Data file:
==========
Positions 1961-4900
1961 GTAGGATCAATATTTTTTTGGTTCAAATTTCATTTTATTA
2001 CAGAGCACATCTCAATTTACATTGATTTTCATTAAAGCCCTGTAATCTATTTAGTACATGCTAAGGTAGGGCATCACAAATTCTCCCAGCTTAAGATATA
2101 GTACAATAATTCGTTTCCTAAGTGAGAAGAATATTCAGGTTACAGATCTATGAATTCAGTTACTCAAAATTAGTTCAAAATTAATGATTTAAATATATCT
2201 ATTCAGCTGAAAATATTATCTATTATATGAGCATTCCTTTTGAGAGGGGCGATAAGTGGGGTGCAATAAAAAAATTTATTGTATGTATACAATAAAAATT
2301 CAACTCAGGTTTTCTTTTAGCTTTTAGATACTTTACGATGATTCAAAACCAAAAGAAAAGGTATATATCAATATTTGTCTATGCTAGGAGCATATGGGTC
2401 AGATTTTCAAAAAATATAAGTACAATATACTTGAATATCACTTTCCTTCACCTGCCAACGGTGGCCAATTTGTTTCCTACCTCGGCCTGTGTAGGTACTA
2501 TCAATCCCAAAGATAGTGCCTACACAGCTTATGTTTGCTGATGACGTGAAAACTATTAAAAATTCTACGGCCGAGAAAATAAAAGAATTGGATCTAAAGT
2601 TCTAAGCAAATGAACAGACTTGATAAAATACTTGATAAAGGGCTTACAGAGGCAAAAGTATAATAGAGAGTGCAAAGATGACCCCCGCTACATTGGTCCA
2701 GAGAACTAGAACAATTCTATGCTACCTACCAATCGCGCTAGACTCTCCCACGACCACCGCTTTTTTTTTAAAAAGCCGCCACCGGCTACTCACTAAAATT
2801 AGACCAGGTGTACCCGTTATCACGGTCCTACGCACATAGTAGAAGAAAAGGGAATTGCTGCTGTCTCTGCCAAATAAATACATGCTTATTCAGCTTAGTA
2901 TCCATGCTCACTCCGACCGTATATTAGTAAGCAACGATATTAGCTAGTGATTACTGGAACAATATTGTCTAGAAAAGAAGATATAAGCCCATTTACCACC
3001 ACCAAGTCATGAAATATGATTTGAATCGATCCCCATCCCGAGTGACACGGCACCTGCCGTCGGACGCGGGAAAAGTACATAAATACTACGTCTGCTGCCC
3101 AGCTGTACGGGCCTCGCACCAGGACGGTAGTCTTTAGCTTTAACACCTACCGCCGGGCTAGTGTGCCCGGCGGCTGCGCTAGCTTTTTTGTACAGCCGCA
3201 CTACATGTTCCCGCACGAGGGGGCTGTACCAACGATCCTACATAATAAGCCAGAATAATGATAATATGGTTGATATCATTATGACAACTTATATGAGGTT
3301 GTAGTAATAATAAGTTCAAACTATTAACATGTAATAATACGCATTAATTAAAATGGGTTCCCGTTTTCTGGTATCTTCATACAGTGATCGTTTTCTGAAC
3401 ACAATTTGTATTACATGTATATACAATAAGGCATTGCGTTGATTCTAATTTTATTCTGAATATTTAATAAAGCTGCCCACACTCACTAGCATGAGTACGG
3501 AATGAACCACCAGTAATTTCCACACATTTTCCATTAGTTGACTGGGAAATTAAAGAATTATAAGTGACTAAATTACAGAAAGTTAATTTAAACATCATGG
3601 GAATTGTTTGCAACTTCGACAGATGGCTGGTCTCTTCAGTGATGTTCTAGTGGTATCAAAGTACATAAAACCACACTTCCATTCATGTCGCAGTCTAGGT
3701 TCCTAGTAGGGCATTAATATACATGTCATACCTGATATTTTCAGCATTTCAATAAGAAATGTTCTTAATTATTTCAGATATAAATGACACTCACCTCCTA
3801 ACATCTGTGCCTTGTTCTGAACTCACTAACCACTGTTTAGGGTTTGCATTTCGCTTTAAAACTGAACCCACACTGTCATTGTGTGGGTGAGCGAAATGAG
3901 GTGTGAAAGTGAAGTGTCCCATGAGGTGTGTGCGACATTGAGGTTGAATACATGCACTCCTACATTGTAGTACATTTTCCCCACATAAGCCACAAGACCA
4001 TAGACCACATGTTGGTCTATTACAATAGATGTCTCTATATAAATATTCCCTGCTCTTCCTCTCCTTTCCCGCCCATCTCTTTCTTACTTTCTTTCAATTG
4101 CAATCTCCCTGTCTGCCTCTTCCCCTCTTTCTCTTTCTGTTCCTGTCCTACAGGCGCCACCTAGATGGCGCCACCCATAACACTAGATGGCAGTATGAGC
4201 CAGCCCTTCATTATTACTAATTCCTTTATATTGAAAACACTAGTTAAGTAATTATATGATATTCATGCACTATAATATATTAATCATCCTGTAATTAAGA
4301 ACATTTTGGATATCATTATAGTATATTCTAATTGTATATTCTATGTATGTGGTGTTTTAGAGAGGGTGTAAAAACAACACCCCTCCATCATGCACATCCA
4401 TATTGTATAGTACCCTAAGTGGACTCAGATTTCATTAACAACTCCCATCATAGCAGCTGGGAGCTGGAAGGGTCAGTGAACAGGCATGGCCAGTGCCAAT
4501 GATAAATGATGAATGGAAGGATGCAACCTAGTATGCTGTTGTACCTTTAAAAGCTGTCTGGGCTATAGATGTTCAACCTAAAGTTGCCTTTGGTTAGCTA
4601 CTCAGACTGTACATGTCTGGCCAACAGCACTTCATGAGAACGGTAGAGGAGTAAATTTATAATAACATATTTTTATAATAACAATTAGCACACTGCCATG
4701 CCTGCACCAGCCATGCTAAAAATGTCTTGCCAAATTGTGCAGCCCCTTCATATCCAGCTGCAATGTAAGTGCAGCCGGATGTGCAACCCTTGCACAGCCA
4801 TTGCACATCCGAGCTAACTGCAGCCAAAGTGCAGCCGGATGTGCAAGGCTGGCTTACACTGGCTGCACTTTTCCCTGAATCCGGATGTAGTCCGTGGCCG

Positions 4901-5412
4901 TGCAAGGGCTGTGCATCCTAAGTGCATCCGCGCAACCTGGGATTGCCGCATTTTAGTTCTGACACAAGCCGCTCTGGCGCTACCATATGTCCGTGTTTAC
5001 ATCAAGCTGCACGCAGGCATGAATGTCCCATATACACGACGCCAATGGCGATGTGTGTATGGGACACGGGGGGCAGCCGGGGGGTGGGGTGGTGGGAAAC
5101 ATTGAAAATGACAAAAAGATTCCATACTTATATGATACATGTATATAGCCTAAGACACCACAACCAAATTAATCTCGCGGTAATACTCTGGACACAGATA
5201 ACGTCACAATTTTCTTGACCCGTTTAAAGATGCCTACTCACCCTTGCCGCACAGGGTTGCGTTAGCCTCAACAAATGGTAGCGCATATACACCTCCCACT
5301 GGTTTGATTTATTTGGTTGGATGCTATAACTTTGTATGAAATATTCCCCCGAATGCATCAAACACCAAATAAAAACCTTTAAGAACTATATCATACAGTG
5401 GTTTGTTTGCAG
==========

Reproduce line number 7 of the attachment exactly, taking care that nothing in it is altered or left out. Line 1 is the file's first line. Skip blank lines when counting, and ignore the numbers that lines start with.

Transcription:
2401 AGATTTTCAAAAAATATAAGTACAATATACTTGAATATCACTTTCCTTCACCTGCCAACGGTGGCCAATTTGTTTCCTACCTCGGCCTGTGTAGGTACTA